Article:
If you do much walking across the Cotswolds, eventually you will pass through a deserted village. Some sites are easily missed but others are more obvious. It is the bumps and hollows covering an acre or two that tell you that you are on a medieval main street. Typically, you will be walking in a hollow way with flat-topped banks on either side. Houses once stood on the level areas and with a little imagination, it is possible to make out enclosed areas behind. Banks and ditches mark out places where these villagers once kept livestock and grew a few crops. The street is sunken because it was worn away over many years by wagons, the movement of people and cattle and helped along by the wind and rain. There are around 80 deserted villages in the Cotswold and, surprisingly, many sites have avoided the plough.
The deserted village of Ditchford Frary
It is easy to say that the villages must have been abandoned
because of the Black Death, the dreadful plague that swept
across England in 1348-48, but there is more to it than that.
During the Norman period, the Cistercian Order of monks
established their abbeys at Hailes, Kingswood and Bruern
as they did throughout England. Their life was one of solitude,
devotion and meditation cut off from the outside world. They
were not allowed to accept any form of tithe or revenue from
others but could accept gifts of land. Because the basis
of their creed called for them to be established as far away
as possible from the habitation of others, they felt obliged
to remove the villagers from their expanding estates.
Throughout the 13th and parts of the 14th century
Europe suffered from a climate change with severe winters
and cold, very wet summers. This resulted in crop failures
and livestock diseases. Here in the Cotswolds overgrazing
and poor soil fertility only added to the problem, putting
too great a stain of village communities that were already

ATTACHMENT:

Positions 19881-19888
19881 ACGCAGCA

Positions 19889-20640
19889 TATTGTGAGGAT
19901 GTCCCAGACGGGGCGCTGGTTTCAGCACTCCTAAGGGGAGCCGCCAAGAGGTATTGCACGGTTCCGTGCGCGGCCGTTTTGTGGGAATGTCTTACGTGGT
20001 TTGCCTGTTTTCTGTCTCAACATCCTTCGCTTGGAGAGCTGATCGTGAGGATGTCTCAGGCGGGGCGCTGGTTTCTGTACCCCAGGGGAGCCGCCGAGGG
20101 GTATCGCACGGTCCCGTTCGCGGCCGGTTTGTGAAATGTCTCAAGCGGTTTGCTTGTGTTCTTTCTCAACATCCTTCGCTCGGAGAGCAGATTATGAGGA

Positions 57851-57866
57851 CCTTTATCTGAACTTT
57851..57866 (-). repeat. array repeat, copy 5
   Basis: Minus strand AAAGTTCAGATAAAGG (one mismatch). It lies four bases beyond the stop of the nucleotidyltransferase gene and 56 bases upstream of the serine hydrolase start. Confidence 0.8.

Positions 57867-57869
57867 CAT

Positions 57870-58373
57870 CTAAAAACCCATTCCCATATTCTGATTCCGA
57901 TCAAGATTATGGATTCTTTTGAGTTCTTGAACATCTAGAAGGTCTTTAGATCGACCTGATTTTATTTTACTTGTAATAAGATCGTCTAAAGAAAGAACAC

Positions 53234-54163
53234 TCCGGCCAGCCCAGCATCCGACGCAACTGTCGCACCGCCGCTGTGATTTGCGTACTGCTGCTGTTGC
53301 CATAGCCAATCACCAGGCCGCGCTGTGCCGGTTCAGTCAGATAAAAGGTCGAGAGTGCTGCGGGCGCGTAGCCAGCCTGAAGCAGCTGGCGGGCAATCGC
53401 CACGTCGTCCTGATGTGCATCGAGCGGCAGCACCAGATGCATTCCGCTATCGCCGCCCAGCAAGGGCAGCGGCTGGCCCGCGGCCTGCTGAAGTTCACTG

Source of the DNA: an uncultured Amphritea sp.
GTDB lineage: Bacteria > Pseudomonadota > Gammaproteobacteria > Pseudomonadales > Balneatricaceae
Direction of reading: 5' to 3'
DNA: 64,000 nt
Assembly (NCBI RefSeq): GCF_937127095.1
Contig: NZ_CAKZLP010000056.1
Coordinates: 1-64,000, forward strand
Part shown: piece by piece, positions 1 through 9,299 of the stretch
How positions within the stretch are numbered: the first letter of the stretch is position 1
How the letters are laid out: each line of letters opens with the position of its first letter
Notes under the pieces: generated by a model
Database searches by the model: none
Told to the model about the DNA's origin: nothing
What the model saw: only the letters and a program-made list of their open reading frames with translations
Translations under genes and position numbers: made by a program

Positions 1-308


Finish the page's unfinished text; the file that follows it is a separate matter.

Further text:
in slow decline anyway. Many families left the high Cotswolds
Vale of Evesham and the Severn Vale, never to return.
The deserted village of Lower Harford
The Black Death also played its part, but there were not
as many plague villages as you may think because many relocated,
often on slightly higher ground and some were actually re-colonised.
The shrinking workforce was beginning to affect the long
established feudal system that would eventually break down,
which in turn would hastened the decline of the village.
The feudal system said that nobility held land for the crown
in return for military service. The labourer lived on his
lord’s land and had to share some of his produce with
him and to provide a certain number of days work for him.
In return, the lord had to provide protection for him and
the village community. A labourer now found he was able to
take employment elsewhere, work for a wage and be free of
obligations to his lord. In an effort to control his costs,
the lord moved into sheep farming and enclosed the open fields.
This meant eviction and the resulting poverty was to create
much resentment in the years ahead. The feudal system continued
to decline throughout the next 150 years but the plague kept
recurring right into the late 17th century.
England continued to move to a wage based economy, and the
labourer’s tie to his feudal lord was slowly broken.
The drift of people from the countryside accelerated and
our towns and cities expanded, the very towns and cities
that had themselves been tiny villages, but for good fortune,
could easily have been just bumps and hollows in the ground.